Morocco looks magical in photos, the African light, intricate tile work, desert colors and exotic architecture. Travel articles (here) praise the food and popular bloggers (here) post enviable pictures. Personal friends have raved about it and I even had a friend who lived there after college. So why was I disappointed?? Were my expectations too high or has it changed over the years? I’ve never felt like “prey” like I did in the Medina of Marrakech. So I wanted to pass along a few tips.
Marrakech: Don’t Judge a Country by its (Bloggers) Photos
I educated myself on common scams in the souk (here) and felt very prepared. However, I was surprised by how “demanding” it is to be there. You are “on guard”!! Dodging zippy mopeds. Dealing with pushy shop owners. Avoiding scammers, Protecting your wallet, while wishing you could just browse peacefully!!!
I wasn’t scared but the constant hassle made it hard to relax. Nobody wants to be conned or mugged on vacation.
Tips for a Better Experience in the Medina
In order to have a positive experience, I suggest being “aware” and taking these precautions.
- USE GOOGLE MAPS. Google maps is THE BEST way to navigate the souk. Locals will scam you by saying: it’s closed ahead or you are going the wrong way so they can guide you (for money). Ignore them. They will take you in the opposite direction and demand more money to “guide” you back, or lead you to un-populated area where their friends will mug you.
- Take a Café break BEFORE you feel overwhelmed. The souk is chaotic and overwhelming. There is so much to see (and lots to dodge). Hide out at a rooftop café. (Atay Cafe, Moorish Kitchen, Broc the Casbah, and Nomad are good options).
- WALK ON THE RIGHT SIDE. It’s safer to walk on the right side of the street when in the narrow souk.
- Avoid the Jemaa el-Fna Square (Main Square). One of the most popular attractions in Marrakech is also one of worst for scams. The locals are extremely pushy. Women grab your arms to draw unwanted henna tattoos (sometimes with toxic ink) which you have to pay for, Leashed animals are thrown around your shoulders (for a photo) and payment is demanded. Juice stalls water down drinks (with unsafe tap water). Restaurants hassle you to eat there, then pad the bill. Pickpockets thrive in these crowds.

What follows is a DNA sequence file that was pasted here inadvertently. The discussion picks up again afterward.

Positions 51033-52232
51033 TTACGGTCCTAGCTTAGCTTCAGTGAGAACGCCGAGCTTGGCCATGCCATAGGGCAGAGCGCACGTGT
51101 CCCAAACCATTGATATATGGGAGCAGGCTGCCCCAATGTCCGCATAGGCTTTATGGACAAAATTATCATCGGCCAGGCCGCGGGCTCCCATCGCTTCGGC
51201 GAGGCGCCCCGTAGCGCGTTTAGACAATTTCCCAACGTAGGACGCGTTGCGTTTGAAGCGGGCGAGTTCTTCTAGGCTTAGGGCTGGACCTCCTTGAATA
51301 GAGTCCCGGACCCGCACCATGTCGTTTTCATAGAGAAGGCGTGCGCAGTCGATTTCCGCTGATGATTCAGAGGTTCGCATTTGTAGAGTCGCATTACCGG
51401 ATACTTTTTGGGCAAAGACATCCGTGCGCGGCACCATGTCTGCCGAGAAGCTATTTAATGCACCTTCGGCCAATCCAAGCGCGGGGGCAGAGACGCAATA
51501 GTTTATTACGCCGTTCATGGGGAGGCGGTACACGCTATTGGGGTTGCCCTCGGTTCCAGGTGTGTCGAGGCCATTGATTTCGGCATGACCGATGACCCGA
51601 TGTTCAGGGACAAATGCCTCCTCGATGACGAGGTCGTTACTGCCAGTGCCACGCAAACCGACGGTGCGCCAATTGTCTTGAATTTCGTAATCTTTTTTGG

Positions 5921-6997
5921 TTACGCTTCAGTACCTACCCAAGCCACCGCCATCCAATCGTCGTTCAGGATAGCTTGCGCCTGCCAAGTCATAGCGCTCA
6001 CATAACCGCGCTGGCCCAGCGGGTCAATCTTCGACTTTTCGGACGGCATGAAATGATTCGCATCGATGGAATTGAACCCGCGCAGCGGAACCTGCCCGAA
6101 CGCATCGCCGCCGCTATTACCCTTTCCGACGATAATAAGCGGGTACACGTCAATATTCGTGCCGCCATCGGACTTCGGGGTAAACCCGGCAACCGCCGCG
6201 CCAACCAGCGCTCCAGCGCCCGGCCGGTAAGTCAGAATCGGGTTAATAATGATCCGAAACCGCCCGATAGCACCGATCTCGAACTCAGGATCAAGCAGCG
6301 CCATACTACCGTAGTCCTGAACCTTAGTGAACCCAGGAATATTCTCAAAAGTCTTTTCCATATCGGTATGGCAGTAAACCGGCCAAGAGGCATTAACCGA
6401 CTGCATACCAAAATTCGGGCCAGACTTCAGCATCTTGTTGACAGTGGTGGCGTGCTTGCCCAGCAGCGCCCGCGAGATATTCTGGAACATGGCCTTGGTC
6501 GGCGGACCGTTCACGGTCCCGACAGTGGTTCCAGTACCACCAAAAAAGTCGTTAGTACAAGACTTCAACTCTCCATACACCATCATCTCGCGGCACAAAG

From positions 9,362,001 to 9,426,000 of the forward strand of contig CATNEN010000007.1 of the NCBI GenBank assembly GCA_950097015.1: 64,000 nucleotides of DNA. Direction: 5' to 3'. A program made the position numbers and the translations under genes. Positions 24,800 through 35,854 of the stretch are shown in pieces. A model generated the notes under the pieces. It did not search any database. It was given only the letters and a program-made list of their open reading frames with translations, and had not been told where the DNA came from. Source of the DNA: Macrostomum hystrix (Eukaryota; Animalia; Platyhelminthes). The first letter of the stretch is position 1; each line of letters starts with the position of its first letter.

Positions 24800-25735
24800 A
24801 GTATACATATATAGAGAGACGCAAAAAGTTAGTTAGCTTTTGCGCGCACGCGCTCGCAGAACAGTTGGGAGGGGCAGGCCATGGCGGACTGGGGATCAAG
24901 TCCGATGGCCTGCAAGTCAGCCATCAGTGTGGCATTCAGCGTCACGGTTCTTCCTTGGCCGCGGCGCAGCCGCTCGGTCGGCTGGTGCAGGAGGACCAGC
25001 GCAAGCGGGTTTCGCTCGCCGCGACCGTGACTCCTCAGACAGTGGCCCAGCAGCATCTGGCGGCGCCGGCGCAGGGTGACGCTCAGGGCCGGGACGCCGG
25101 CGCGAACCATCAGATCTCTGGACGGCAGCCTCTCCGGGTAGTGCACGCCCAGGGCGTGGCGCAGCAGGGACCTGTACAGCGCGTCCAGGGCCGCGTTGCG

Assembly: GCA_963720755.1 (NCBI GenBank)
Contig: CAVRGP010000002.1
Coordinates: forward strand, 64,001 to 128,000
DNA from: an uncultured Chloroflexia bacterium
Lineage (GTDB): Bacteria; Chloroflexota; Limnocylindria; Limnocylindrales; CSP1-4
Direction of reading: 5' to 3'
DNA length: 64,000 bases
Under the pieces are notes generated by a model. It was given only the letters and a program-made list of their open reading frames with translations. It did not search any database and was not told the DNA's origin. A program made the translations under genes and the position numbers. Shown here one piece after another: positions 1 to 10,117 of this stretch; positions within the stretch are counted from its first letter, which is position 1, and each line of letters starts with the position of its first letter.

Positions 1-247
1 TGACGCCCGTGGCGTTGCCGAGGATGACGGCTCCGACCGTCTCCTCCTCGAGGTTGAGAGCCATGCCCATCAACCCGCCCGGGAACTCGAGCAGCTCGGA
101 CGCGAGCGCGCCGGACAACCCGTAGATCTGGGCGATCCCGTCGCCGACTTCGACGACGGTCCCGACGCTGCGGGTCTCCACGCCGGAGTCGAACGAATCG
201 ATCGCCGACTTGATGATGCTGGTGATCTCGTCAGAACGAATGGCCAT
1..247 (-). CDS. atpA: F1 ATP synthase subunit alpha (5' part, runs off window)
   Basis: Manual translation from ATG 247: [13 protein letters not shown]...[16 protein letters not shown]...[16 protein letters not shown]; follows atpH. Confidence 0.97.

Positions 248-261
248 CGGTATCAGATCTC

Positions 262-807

- Don’t take photos of locals – nor their goods. Locals may yell at you if you take a photo of them (or their goods). They believe you are “profiting” from them and may demand money. Be respectful and ask first even if your photos are strictly personal.
- Avoid eye contact and being “polite”. There is so much to see that this is tricky, but when you make eye contact or engage politely, it is harder to extract yourself. Some vendors say, “look –you don’t need to buy!” But once you’re inside, they pull down a dozen rugs or show you a hundred sandals while they ask questions about where you are from….etc. Ultimately, you (may) purchase an unwanted item just to get out.
- Be wary of guides that approach you. You will encounter a few nice people who seem genuine in wanting to show you something local. They say they work at a fancy hotel to sound legit but be skeptical!! It’s safer to hire a guide through your Riad.
- Calculate your bill. Some restaurants, especially stalls in the main square, are famous for adding “extras” to your bill. Always double check.
- Explore early. The most enjoyable time to be out is early in morning. The light is soft, the streets are uncrowded, and the city is waking up. Shop owners are busy hanging their wares and it’s quiet. Arrive at gardens and palaces when they open to avoid the Instagramers and crowds. We arrived at the Bahia palace when it opened but the line was very long when we left 30 minutes later.
- Protect your wallet. Chaos and tight spaces are a recipe for pickpockets. Keep backpacks in front of you, hold onto your purse, and keep a hand on your wallet at all times.
Instagram makes it look like the place to wear sexy clothes however, Morocco is a conservative and religious country and as a female, I forced myself to pack more modestly. Nearly all waiters, hotel staff, and merchants are MALE. Therefore, females wearing spaghetti straps or short dresses are subjected to negative attention like lascivious or hostile stares. In public, it’s best to wear loose fitting clothes that cover your shoulders and knees, once in your hotel or Riad, wear whatever you like.
What About Other Areas?
We walked to the Gueliz area which is a more modern section of Morocco. The streets are wide and it’s easier to walk but the area lacks beauty and charm. We found a mall (with Zara and Starbucks) but failed to find the cafes, boutiques and galleries I was searching for.
Was it all Bad?
No! Once you know your way around, you are less vulnerable and more confident. I loved a hotel we went to in Dades Gorge called Chez Pierre (website doesn’t do it justice – but the chef worked all over Europe and prepared wonderful vegan food for me).
Would I go back?
If I return, I would stay at Riad Berbere (the owner is lovely), I’d book a Hammam in advance (this one) and stay (here) in the Atlas Mountains or go to Fez and Chefchaouen (to hike to Gods Bridge). It is unlikely that my husband will ever go back!!!
A Final Word
My husband says, “just don’t go”, but everyone has a their own experience. My fantasy of Morocco was so different than the reality that I was disappointed — but who knows, it might exceed someone else’s expectations!!